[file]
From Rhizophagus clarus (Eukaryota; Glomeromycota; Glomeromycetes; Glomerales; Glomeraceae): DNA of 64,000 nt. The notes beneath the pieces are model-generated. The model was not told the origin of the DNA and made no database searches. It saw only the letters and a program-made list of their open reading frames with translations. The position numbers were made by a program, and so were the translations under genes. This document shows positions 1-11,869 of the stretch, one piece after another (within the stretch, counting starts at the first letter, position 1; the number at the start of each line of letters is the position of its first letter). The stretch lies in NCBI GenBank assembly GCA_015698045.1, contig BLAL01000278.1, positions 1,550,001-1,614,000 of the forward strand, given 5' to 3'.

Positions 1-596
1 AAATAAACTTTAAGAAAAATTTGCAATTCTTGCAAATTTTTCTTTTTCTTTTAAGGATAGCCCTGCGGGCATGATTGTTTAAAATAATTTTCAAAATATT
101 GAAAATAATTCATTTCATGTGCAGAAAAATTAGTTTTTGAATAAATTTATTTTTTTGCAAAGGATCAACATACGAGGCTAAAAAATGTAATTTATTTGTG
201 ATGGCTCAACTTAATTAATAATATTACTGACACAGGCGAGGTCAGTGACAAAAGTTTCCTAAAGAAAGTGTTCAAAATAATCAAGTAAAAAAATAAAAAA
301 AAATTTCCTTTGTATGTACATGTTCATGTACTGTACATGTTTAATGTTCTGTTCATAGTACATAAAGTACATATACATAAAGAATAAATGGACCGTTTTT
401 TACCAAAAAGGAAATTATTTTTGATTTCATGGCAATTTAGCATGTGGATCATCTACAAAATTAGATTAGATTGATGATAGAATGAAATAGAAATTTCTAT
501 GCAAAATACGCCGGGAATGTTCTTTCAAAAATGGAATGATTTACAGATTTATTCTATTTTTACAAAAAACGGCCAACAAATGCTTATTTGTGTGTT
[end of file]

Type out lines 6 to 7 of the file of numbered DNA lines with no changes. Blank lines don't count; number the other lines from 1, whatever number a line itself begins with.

301 AAATTTCCTTTGTATGTACATGTTCATGTACTGTACATGTTTAATGTTCTGTTCATAGTACATAAAGTACATATACATAAAGAATAAATGGACCGTTTTT
401 TACCAAAAAGGAAATTATTTTTGATTTCATGGCAATTTAGCATGTGGATCATCTACAAAATTAGATTAGATTGATGATAGAATGAAATAGAAATTTCTAT